Crank and The Dark Knight Are Video Game Movies” width=”560″/>
“Video game.” The term brings to mind all manner of connotations: To a teenage boy it might conjure images of huge, awe-inspiring spectacle. To a middle-aged movie critic, it may represent empty, insane violence. Both positions have their points. And for that reason, movies can relate to video games even when they’re not the direct result of one. Consider these four flicks, all of which have been described using the v-word, but nothing to do with an actual video game. Whether or not such comparisons are complimentary, well, that’s for a higher gaming power to determine.
Crank may be the only movie on this list whose video-gaminess (by God that will be a word one day) is actually intentional. The first chapter in the “Jason Statham has only 90 minutes to live and must keep doing increasingly insane things to keep his body and the audience’s attention going” saga includes a few subtle references to the interactive arts (Statham hides his hitman job from his girlfriend by telling her he’s a video game designer), and a few not-so-subtle ones (after the credits, an 8-bit version of Statham can be seen running around a video game world, shooting and punching people until his pixel-animated heart explodes. The movie’s high-octane, over-the-top tone perfectly matches that of retro games like Contra and Ninja Gaiden, and it’s nice to see the filmmakers not only recognizing the connection, but actively celebrating it. Hell, the sequel literally starts with the protagonist getting an extra life!
A cursory glance at the Rotten Tomatoes page for 300 makes two things clear: Reviewers thought the comic book adaptation felt like a video game, and that was not a good thing. Their criticism is justified: The movie’s computer-rendered backgrounds and slo-mo battle scenes are more than a little reminiscent of modern interactive fare like God of War or Dynasty Warriors. Even the gore was digitally inserted — making every sword slice feel as if it had been triggered by some invisible player mashing the X button. In a world built entirely out of computer-generated imagery, focusing entirely on repetitive sword-fighting and bloody spectacle, I can see why critics felt 300 belonged on an X-Box rather than in a movie theater. What I can’t see is why that’s a problem.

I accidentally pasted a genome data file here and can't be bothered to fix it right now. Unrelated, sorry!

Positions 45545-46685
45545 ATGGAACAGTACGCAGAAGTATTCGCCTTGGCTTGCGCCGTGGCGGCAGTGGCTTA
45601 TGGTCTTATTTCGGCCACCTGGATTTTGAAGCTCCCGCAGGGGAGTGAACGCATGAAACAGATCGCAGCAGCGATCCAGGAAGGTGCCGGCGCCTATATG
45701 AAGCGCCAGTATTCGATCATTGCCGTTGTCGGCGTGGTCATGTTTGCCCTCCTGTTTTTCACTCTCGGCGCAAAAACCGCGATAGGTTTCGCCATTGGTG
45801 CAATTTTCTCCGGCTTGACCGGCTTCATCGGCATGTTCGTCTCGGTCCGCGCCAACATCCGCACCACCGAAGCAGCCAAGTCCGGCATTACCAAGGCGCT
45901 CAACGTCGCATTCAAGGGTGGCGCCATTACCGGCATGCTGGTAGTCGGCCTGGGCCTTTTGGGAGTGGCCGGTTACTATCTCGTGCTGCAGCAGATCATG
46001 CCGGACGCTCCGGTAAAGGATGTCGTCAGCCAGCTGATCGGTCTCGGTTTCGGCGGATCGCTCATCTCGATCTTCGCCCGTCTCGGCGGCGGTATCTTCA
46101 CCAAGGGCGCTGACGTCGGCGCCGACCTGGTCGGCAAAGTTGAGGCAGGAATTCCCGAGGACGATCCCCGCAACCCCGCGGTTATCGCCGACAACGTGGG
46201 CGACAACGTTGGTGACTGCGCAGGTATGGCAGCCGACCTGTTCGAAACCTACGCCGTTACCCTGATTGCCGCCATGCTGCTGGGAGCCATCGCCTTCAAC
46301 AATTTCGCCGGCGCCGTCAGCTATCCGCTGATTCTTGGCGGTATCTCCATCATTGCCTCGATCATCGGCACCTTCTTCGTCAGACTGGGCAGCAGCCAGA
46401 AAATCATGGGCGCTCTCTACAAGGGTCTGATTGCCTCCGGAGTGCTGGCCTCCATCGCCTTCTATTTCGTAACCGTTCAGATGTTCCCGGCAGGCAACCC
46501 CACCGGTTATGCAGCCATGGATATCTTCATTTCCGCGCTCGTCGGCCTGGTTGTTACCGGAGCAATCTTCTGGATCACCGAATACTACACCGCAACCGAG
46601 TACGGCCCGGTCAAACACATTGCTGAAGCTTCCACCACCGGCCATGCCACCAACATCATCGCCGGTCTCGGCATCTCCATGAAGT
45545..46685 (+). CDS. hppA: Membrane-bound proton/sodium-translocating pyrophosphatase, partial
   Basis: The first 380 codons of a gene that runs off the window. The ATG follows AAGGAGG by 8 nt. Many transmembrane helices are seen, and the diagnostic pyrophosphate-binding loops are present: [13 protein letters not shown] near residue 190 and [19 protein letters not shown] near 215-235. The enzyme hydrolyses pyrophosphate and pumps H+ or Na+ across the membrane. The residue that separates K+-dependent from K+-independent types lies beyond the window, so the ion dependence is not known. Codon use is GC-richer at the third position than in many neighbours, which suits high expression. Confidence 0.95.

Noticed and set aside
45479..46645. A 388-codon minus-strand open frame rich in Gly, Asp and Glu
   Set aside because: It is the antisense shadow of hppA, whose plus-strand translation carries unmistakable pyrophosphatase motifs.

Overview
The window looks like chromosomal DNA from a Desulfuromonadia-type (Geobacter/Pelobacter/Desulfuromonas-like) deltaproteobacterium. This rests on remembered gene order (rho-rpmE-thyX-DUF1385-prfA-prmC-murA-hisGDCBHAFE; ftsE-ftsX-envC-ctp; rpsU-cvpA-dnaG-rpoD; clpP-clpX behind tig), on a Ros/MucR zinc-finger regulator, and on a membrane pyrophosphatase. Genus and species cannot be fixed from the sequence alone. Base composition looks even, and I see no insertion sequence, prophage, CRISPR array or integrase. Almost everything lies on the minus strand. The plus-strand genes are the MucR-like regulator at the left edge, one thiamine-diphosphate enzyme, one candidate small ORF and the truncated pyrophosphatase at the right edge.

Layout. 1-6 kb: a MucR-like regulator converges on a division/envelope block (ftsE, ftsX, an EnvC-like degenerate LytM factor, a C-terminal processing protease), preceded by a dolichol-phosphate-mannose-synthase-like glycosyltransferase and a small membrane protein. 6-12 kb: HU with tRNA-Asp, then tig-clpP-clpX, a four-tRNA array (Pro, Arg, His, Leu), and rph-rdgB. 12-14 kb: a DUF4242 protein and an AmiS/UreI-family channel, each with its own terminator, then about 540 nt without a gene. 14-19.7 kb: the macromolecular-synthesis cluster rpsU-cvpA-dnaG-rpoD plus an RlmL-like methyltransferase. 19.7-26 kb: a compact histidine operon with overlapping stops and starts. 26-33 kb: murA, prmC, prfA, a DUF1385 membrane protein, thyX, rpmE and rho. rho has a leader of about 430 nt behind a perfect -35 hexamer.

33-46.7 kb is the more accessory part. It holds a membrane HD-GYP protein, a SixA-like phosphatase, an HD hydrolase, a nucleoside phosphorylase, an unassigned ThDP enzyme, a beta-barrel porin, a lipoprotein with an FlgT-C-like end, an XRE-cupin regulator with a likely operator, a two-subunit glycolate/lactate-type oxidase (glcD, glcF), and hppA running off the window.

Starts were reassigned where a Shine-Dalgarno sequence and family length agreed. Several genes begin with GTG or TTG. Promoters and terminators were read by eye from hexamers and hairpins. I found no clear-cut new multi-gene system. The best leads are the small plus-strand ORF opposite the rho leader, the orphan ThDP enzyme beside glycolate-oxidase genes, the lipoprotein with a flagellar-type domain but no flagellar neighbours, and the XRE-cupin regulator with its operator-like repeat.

Transporter 2 (2005)
Jason Statham makes his second appearance on this list with a movie UGO described as possessing “an intense video game aesthetic.” This is a very kind way of saying that in the world of Transporter 2, the laws of physics bend and break whenever Jason Statham tells them to. How else could he remove a bomb from the bottom of his moving car by forcing it into a barrel roll, thereby scraping the undercarriage against the top of a crane and knocking the bomb to detonates harmlessly below? Where else but in a video game universe could a sexy assassin (wearing lingerie and sporting an Alice in Wonderland tattoo) make a helicopter explode in a cloud of CG fire and smoke just by shooting it with a handgun? Transporter 2 so ludicrously stretches the laws of believability that it only makes sense to compare it against video games, which have been doing that sort of thing for decades.
The Dark Knight (2008)
In his review of Christopher Nolan’s Batman sequel, Peter Travers took time to express his thrilled horror at the way the Joker “treats a stunningly staged bank robbery like his private video game with accomplices in Joker masks, blood spurting and only one winner.” Despite implicitly insulting video games, Travers’s observation encapsulates the Joker’s chilling indifference to (and enjoyment of) violence. Indeed, the villain’s eerie eagerness to control and dispatch roughly half the citizens of Gotham is reminiscent of the kind of apathy a gamer might exhibit while killing off his or her character in The Sims, or leveling an empire in Civilization. If Gotham is totally under the Joker’s control, who’s to say he isn’t manipulating it with a Wiimote?